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GRAMOPHONE (05/2010)
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Reviewer: Julie Anne Sadie

Heinrich brings poetry and personality to Hume’s deeply evocative utterances


If you enjoyed Susanne Heinrich’s solo Abel album (1/08), you’ll want this release. Hume’s music stands at the opposite end of the period in which solo viol playing flourished in England but offers a comparable level of technical and musical challenge to the performer. Heinrich raises the stakes by using gut strings without silver or copper winding in the lower register (metalwound strings post-date Hume) — something many players today would find too risky because they speak grudgingly and produce a slightly gruffer sound than wound strings. The rewards for doing so justify the perils: the lowest notes of bass-lines breathe uncannily and blend seamlessly in chords.

This is not the first time a performer has devoted a disc to "Captain Humes Musicall Humors" — Jordi Savall recorded selections in 2004 and several others, Sarah Cunningham (1992) and Vittorio Ghielmi (2004) among them, have included pieces by Hume in albums of English music; Heinrich herself contributed some to Charivari Agreable’s "Queen’s Goodnight" (2002) — but this one offers listeners selections not previously recorded.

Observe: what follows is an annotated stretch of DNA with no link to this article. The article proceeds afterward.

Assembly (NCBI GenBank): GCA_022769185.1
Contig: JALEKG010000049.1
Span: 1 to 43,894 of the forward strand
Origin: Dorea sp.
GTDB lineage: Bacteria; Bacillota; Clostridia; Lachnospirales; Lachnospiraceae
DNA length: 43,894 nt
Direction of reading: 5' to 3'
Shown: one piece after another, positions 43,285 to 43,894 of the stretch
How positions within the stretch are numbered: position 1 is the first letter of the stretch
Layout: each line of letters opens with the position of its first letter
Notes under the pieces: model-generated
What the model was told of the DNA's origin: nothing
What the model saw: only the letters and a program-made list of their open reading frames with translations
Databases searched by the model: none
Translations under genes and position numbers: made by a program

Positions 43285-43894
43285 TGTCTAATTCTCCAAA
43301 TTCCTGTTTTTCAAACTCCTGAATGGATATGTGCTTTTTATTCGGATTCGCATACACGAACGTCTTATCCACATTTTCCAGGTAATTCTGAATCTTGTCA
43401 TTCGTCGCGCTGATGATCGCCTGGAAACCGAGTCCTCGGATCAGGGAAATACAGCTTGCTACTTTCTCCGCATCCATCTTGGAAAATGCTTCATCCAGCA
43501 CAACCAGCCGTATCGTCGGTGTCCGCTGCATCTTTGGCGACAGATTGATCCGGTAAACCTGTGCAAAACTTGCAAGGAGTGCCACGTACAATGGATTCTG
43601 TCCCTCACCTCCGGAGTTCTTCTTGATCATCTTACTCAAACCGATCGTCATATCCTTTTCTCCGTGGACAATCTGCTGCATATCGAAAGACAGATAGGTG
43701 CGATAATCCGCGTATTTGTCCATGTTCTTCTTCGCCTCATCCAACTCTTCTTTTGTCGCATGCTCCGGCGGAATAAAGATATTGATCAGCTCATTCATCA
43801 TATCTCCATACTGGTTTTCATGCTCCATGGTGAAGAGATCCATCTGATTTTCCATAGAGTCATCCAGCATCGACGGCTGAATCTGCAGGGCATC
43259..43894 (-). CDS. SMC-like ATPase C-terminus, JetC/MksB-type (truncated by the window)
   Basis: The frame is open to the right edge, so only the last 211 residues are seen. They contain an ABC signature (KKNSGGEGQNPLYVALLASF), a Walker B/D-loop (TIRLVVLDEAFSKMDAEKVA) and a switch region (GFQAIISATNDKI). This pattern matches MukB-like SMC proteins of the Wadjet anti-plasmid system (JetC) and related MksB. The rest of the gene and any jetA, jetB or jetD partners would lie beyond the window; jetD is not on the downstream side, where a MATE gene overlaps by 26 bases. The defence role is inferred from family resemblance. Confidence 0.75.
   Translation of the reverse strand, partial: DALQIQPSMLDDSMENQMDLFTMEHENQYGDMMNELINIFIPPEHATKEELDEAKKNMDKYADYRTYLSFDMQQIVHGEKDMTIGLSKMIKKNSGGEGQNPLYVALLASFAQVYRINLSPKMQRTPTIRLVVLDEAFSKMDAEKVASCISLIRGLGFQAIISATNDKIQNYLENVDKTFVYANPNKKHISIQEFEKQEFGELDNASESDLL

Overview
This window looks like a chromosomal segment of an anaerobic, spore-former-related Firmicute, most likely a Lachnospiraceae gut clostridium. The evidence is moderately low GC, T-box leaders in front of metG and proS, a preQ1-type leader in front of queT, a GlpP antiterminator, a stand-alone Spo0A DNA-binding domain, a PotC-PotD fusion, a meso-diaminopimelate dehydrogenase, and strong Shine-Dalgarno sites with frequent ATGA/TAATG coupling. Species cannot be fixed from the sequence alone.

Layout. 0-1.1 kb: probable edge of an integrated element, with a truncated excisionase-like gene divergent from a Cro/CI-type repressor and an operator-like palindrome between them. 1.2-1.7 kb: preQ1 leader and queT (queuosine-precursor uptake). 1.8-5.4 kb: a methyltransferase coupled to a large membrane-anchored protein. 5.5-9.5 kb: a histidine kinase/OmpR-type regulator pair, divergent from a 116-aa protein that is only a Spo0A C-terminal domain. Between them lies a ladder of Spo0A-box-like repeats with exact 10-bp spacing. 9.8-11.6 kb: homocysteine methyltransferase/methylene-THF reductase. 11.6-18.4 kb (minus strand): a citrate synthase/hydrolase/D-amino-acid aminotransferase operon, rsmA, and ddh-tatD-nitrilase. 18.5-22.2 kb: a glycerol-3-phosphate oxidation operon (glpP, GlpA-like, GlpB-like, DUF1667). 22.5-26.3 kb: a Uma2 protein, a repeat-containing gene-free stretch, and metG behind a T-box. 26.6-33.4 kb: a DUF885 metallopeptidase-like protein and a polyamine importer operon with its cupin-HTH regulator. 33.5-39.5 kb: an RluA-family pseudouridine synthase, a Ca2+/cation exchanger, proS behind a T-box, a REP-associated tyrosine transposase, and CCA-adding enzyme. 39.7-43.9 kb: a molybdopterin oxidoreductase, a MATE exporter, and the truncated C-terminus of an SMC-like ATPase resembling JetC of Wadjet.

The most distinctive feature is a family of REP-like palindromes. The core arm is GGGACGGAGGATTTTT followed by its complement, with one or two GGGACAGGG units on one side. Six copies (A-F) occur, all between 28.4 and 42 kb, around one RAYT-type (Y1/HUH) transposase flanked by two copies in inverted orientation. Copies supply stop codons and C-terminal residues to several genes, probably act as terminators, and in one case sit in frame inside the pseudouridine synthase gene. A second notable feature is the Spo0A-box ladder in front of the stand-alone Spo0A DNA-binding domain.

Ah, but the music! The melancholy of the opening and closing tracks is bewitching. Here, and elsewhere on the disc, Heinrich dramatically — often poetically — conveys Hume’s deeply personal, seemingly reflective musical utterances. If little is known of his life, the fact that he shared a patron with Shakespeare (the Earl of Pembroke) is enough to realise that in his day his music was taken seriously. Heinrich includes mercurial, conversational pieces that tease the listener (tr 2, 4 and 15) and those that evoke the lute (in "Harke, harke" Hume sought to surpass it with col legno effects). Elsewhere she brilliantly captures his military swagger and bravura (tr 8 and 17), evoking trumpets and drums and a sense of marching into the distance. Bravo!

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